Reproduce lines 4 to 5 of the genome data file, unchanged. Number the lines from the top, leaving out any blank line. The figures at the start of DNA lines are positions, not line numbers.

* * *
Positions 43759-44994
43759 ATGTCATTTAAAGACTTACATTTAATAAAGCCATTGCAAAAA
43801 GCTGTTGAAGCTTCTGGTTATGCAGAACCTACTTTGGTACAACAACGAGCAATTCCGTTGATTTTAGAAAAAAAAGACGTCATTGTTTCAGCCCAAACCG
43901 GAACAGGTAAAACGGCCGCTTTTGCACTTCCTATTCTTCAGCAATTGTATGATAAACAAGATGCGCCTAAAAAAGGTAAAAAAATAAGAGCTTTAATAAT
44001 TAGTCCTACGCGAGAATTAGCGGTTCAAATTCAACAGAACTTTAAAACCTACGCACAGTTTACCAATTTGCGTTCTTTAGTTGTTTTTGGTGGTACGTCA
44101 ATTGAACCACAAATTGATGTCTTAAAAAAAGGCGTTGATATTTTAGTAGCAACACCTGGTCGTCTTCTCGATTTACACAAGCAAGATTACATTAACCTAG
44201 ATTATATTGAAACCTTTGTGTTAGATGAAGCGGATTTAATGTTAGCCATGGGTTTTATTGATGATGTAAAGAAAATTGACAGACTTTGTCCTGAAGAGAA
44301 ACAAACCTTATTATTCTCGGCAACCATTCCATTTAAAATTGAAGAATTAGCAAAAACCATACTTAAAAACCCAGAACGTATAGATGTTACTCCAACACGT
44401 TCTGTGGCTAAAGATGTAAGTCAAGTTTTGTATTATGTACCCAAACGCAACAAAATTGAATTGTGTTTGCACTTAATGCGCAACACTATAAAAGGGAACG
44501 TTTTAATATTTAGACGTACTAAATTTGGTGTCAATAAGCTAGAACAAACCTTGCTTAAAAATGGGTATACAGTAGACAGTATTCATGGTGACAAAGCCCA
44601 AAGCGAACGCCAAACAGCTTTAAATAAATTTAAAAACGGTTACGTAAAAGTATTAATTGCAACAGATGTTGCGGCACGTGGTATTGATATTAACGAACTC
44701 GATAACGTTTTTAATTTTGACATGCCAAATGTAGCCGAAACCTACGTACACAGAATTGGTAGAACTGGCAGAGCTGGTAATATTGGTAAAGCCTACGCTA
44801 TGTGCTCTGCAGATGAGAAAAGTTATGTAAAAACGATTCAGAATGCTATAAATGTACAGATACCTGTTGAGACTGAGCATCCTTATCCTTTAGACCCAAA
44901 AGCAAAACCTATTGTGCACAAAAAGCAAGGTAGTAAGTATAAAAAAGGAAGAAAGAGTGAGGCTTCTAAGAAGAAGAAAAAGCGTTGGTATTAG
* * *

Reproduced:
43901 GAACAGGTAAAACGGCCGCTTTTGCACTTCCTATTCTTCAGCAATTGTATGATAAACAAGATGCGCCTAAAAAAGGTAAAAAAATAAGAGCTTTAATAAT
44001 TAGTCCTACGCGAGAATTAGCGGTTCAAATTCAACAGAACTTTAAAACCTACGCACAGTTTACCAATTTGCGTTCTTTAGTTGTTTTTGGTGGTACGTCA